Recently researchers established the linearly related link between gum disease and hypertension.
High blood pressure is a complex disease that affects almost 45% of the population worldwide.
Some previous observations suggest that one of the factors that could be involved in blood pressure elevation is gum disease, known as periodontitis.
To assess the link between gum disease and hypertension, researchers from the UK analyzed patients data from 81 studies from 26 countries and assess the odds of high blood pressure in patients with moderate to severe gum disease.
The results were published in the journal of the European Society of Cardiology, Cardiovascular Research.
Researchers observed a higher probability of high blood pressure in people who had gum disease.
The likelihood of having high blood pressure was linearly related to the severity of periodontitis. People with more severe gum disease had greater chances of also being hypertensive.
Severe periodontitis was associated with a 49% risk increase.
The study found that patients with periodontitis had a higher average blood pressure than patients without the disease. Systolic blood pressure was higher on average at 4.5 mmHg and diastolic at 2 mmHg.
These differences are considered significant, as just a 5mmHg blood pressure rise could be linked to a 25% higher probability of having a heart attack or stroke.
The possible link between gum disease and hypertension could be explained by the reaction of the body to the most common periodontitis bacteria, Porphyromonas gingivalis, which is associated with an inflammatory reaction, including blood vessels.
Other factors that could play a role include genetic factors, smoking, and obesity.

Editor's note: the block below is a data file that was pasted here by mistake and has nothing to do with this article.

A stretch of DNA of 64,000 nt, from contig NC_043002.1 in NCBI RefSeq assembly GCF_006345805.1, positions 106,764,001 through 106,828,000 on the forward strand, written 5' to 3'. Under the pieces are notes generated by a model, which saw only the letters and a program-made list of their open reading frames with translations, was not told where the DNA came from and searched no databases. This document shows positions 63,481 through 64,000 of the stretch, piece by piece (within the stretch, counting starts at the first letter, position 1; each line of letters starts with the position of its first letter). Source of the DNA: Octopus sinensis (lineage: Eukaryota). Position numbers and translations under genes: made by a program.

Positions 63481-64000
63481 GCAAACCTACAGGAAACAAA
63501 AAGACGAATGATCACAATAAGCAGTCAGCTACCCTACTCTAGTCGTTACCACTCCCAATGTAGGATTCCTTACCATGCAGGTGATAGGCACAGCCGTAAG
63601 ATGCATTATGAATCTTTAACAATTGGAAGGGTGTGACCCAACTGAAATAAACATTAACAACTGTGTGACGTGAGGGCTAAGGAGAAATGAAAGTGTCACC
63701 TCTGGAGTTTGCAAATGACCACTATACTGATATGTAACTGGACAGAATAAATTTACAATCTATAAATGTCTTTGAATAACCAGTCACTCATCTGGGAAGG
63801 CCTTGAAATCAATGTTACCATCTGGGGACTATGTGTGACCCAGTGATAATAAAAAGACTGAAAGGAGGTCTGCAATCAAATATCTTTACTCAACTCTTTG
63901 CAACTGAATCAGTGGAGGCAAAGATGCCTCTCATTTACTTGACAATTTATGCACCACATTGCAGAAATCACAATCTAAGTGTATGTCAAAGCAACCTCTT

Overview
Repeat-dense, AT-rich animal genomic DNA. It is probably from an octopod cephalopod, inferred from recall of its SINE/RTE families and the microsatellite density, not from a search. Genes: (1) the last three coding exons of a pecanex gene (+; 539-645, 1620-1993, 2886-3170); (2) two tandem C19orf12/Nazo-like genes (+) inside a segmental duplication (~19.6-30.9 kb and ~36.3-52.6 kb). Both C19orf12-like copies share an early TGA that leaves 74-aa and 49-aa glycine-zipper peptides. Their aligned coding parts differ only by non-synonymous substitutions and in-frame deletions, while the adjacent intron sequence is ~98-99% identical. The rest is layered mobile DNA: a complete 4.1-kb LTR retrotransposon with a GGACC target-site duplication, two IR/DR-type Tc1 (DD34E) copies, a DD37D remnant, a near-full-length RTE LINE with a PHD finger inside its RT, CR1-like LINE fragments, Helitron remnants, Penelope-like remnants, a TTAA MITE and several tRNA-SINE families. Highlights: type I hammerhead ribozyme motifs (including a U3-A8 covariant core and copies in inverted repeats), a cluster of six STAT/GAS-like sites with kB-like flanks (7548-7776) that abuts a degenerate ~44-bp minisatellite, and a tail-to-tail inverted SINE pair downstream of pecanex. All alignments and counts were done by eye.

“Hypertension could be the driver of heart attack and stroke in patients with periodontitis,” said senior author Professor Francesco D’Aiuto of UCL Eastman Dental Institute, UK. “Previous research suggests a connection between periodontitis and hypertension and that dental treatment might improve blood pressure, but to date the findings are inconclusive.”
Five out of 12 reviewed studies showed that blood pressure was reduced after the treatment of periodontitis, including people with a healthy blood pressure level.
However, the evidence is not conclusive as blood pressure was not the primary outcome.
Further studies are needed to assess how the treatment of periodontitis affects the link between gum disease and hypertension.
Written by Anna Otvodenko
Relevant topics that may be of interest to you:
- Hypertension: The Silent Killer
- High Body Mass Index Associated with Increased Risk of Hypertension in Children
- Induction of labor benefits pregnancies involving hypertension and preeclampsia, study finds
- Benefits of Achieving Blood Pressure Targets in Hypertension
- Does Exercise During Pregnancy Protect Against Diabetes and Hypertension?
Muñoz Aguilera, E., Suvan, J., Buti, J., Czesnikiewicz-Guzik, M., Barbosa Ribeiro, A., Orlandi, M., Guzik, T., Hingorani, A., Nart, J. and D’Aiuto, F. (2019). Periodontitis is associated with hypertension: a systematic review and meta-analysis. Cardiovascular Research.
EurekAlert!. (2019). Gum disease linked with higher risk of hypertension. [online] Available at: https://www.eurekalert.org/pub_releases/2019-09/esoc-gdl092019.php [Accessed 30 Sep. 2019].